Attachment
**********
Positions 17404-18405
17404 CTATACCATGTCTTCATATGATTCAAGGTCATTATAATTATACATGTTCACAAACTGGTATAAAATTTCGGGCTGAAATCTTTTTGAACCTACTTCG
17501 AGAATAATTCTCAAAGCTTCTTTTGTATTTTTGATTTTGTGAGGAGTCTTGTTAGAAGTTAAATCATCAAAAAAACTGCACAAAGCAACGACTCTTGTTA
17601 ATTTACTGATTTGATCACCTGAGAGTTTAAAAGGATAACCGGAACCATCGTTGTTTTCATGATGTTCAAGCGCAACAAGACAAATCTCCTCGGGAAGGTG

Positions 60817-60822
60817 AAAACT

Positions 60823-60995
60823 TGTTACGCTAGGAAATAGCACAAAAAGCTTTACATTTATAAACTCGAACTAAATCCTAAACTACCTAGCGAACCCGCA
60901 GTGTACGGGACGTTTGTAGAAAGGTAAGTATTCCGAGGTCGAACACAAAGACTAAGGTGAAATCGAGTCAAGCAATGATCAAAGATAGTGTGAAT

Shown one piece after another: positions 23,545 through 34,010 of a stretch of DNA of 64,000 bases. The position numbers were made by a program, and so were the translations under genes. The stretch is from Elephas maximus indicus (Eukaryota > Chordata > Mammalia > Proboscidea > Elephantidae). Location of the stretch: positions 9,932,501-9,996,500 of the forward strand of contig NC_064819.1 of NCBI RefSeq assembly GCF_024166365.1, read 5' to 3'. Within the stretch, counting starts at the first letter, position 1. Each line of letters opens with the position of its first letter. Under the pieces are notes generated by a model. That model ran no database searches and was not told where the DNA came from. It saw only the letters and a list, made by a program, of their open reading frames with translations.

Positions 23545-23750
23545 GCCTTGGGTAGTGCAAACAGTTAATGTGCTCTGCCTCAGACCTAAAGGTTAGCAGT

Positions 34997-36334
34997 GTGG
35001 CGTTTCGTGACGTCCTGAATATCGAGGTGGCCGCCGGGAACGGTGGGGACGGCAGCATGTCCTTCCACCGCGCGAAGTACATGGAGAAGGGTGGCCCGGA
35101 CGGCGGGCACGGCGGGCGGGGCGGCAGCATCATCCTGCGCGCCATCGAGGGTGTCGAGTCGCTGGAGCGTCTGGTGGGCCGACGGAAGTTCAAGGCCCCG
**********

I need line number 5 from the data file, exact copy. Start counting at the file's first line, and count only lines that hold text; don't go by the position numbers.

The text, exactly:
Positions 60817-60822